By LORI A. CARTER
THE PRESS DEMOCRAT
Austin Humble caught the acting wave early and he’s riding it all the way to college and, he hopes, a successful career on the big screen.
Since starting out as a bit player (a dancer and chorister) in “The Adventures of Tom Sawyer” in the fifth grade, Humble, now 18, has performed in nearly 20 productions, including several leading roles.
After auditioning for both UCLA and University of Southern California theater schools, Humble won a prestigious full-ride Trustee Scholarship and will become a USC Trojan this fall in the university’s highly selective bachelor of fine arts program.
“It’s what I love to do,” he said of acting. “It’s an opportunity to be someone else.”
But as Humble’s former drama teacher at Santa Rosa High School’s renowned ArtQuest program, John Craven, advised him, it’s also an opportunity to stretch oneself.
“He said, ‘Always remember, bring some of yourself to each role.’ That’s helped me be honest and true to the characters and to bring my own emotion and imagination to roles,” Humble said.
Humble was able to do just that last summer in the Sixth Street Playhouse teen version of “Rent,” a musical based on Puccini’s “La Boheme” that tells the story of young New York artists struggling to survive within the backdrop of the AIDS epidemic.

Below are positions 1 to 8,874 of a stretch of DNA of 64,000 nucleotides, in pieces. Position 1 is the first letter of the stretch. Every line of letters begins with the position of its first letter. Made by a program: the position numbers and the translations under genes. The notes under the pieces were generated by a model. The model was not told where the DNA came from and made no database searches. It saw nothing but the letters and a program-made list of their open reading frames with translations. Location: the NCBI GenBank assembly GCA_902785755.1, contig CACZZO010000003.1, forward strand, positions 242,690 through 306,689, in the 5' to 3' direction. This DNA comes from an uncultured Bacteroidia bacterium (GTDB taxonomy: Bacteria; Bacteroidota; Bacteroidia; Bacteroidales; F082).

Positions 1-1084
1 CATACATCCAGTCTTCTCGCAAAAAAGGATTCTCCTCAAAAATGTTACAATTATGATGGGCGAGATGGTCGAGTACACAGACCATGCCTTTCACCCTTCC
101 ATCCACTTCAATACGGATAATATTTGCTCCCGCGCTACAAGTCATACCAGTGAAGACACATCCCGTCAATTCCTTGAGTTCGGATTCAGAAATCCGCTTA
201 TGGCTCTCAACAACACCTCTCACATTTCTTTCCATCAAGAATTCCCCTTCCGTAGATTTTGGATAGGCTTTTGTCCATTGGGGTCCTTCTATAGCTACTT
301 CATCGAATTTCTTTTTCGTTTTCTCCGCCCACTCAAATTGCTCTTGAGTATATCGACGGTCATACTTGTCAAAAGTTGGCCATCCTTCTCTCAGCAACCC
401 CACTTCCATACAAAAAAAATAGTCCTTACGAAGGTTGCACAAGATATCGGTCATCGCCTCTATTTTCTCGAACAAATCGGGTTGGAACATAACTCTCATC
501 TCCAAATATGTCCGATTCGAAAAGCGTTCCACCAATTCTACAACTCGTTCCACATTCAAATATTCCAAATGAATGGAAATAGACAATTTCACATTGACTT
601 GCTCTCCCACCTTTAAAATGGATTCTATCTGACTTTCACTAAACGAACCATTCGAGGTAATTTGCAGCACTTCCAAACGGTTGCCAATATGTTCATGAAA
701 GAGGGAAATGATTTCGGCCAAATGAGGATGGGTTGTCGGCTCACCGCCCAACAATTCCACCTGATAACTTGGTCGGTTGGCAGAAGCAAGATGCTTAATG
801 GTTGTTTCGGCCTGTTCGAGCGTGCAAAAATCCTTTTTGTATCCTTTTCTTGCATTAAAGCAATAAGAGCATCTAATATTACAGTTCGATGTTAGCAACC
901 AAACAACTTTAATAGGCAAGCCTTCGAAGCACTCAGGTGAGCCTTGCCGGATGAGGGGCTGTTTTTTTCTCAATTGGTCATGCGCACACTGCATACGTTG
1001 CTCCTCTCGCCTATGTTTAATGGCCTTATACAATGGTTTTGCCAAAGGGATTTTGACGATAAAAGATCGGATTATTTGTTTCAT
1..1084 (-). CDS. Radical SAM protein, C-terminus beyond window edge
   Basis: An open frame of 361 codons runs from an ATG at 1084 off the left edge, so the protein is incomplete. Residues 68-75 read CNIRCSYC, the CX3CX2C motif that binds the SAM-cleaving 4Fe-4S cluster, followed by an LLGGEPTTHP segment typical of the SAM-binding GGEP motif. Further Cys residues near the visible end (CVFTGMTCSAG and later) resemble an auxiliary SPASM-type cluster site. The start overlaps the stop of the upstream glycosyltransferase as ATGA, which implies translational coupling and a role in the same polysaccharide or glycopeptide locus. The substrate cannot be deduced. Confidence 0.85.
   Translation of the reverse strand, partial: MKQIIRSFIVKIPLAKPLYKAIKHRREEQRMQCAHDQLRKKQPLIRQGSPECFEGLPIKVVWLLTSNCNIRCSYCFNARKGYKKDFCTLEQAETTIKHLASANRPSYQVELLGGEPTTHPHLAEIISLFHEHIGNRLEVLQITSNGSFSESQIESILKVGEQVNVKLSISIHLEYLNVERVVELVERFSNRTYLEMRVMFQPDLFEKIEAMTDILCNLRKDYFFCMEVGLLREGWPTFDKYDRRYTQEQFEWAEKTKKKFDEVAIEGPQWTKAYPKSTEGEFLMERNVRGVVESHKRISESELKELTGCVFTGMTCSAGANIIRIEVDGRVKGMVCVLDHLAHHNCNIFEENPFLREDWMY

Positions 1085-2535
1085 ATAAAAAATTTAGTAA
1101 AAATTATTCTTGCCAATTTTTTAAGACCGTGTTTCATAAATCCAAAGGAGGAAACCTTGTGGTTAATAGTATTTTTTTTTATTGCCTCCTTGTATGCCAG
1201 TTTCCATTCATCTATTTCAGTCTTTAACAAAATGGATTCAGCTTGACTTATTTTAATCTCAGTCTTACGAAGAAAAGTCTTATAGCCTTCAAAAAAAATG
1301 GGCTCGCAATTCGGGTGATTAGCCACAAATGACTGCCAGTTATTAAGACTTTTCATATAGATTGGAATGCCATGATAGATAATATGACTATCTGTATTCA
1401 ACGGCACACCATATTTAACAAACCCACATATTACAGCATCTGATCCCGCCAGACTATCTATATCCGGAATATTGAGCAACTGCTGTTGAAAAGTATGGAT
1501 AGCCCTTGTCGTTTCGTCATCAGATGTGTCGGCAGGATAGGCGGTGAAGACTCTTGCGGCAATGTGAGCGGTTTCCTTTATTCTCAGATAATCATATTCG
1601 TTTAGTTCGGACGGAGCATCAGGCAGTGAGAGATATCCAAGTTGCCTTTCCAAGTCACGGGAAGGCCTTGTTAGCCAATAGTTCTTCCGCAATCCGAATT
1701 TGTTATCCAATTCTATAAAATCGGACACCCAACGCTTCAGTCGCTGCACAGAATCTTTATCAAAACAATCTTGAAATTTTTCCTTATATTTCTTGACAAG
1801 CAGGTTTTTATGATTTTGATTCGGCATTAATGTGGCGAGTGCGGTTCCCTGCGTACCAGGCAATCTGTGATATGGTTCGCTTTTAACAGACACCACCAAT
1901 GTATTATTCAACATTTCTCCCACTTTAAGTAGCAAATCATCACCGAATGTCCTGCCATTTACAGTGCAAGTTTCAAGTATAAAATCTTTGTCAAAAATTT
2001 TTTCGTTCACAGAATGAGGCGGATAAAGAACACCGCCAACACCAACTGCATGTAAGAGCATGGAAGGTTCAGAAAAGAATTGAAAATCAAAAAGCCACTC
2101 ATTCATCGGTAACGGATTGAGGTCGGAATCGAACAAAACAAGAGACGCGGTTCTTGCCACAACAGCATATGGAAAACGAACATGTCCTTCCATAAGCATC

“I don’t know much about AIDS, but I know what it’s like to have a disease,” Humble said.
In the sixth grade, he was diagnosed with Type 1 diabetes, which requires him to wear an insulin pump and carefully regulate his diet. If his insulin isn’t controlled, Humble said his moods can swing from goofy to short-tempered.
While he may be able to use the emotional honesty of that, he knows he needs to stay on top of his insulin to be a reliable cast member for his fellow actors.
Carroll Charbonnier, a longtime family friend, said Humble’s growth as an actor has been “amazing.”
“He seems older than his years,” she said, saying he conveyed a believable Billy, a lawyer in his 30s, in “Chicago.”
“We think one of these days, we’re going to go to the theater and say, ‘That’s Austin Humble,’ ” Charbonnier said. “He’s that good.”
Humble would like to star in a historical epic film along the lines of Russell Crowe’s “Gladiator.” He also loves musicals and enjoys dancing, although he’s never taken lessons.
He admires the work of Hugh Jackman and Joaquin Phoenix, and he resembles both actors a bit.
Is he prepared for life as a struggling actor, with the rejection and disappointment?
“I think I’ll be all right with that,” he said, smiling, his striking blue eyes sparkling. “Emotions, bad breakups — for an actor, it’s all fuel to use in a performance.”
You can reach Staff Writer Lori A. Carter at 762-7297 or firstname.lastname@example.org.
Aspiration: Professional actor
Favorite music: Motown, Johnny Cash, Ray Charles
Favorite movies: “Lord of the Rings” trilogy, “Singin’ in the Rain”
Family: Parents Teresa and Scott, brothers Devin, 28, Liam, 26, and Tristan, 23
First acting role: Dancer and chorister in “Tom Sawyer” at Forestville School (2004)